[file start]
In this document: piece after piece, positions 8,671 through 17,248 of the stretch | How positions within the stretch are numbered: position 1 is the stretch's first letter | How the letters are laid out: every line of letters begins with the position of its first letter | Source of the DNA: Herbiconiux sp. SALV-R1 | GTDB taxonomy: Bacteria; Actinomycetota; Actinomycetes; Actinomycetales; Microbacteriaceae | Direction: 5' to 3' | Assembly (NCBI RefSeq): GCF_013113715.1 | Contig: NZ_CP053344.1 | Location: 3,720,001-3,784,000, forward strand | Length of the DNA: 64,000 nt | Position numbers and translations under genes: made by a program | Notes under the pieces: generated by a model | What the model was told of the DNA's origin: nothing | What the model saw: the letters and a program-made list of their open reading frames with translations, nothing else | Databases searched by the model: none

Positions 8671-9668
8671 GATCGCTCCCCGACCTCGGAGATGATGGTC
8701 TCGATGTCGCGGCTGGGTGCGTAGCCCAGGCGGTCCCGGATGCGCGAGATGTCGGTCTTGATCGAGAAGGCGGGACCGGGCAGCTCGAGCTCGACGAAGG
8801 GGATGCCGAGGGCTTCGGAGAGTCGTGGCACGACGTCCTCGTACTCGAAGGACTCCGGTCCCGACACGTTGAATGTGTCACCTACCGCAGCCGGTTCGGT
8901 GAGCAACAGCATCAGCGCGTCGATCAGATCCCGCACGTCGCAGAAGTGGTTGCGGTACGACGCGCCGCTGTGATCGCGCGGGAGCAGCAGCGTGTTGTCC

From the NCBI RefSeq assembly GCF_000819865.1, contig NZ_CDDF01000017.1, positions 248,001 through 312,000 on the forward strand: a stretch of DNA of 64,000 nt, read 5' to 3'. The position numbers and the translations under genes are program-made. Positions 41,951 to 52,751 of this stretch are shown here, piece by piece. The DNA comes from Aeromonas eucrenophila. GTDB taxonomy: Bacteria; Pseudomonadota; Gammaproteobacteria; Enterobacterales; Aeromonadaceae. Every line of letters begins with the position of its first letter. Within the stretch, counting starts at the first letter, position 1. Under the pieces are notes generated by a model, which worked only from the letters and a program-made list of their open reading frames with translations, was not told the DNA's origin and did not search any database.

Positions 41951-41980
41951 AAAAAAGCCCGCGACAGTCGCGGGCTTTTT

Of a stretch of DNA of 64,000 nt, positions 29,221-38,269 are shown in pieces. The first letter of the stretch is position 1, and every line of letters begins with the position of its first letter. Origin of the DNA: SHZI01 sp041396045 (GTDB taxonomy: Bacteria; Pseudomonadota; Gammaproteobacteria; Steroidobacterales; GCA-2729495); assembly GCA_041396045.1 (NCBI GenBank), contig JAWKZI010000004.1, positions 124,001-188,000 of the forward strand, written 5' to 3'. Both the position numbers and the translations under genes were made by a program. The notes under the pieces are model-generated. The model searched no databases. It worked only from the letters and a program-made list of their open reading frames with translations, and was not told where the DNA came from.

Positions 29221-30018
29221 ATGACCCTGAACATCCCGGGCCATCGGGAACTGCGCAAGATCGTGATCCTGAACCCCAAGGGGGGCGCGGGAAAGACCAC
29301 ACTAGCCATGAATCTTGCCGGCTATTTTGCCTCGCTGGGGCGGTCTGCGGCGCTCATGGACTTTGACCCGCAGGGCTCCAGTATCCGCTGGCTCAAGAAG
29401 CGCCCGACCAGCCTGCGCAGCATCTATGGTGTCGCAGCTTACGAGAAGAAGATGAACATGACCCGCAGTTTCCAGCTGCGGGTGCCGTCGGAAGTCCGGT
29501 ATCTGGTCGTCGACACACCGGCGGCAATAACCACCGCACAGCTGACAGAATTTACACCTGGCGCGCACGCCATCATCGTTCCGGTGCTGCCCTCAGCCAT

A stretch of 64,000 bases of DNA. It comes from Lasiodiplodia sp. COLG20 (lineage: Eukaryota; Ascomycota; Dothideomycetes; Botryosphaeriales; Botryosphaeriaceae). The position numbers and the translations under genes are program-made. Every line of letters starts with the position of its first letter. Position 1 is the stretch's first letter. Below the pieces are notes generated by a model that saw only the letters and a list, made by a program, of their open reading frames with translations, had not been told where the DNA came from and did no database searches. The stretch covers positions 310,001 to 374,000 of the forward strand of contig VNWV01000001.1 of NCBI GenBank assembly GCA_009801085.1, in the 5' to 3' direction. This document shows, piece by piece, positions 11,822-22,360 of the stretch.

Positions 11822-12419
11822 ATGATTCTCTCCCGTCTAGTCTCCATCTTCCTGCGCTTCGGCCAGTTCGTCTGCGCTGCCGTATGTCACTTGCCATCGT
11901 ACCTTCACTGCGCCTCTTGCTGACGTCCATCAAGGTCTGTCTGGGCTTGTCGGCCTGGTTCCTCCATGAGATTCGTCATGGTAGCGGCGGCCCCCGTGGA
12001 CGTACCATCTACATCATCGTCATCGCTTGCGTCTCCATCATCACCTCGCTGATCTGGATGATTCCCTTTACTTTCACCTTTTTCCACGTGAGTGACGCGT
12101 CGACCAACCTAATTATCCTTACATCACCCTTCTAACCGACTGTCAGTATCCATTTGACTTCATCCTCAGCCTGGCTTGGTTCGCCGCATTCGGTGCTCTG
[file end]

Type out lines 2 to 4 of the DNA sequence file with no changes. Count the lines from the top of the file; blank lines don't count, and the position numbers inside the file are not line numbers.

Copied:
Positions 8671-9668
8671 GATCGCTCCCCGACCTCGGAGATGATGGTC
8701 TCGATGTCGCGGCTGGGTGCGTAGCCCAGGCGGTCCCGGATGCGCGAGATGTCGGTCTTGATCGAGAAGGCGGGACCGGGCAGCTCGAGCTCGACGAAGG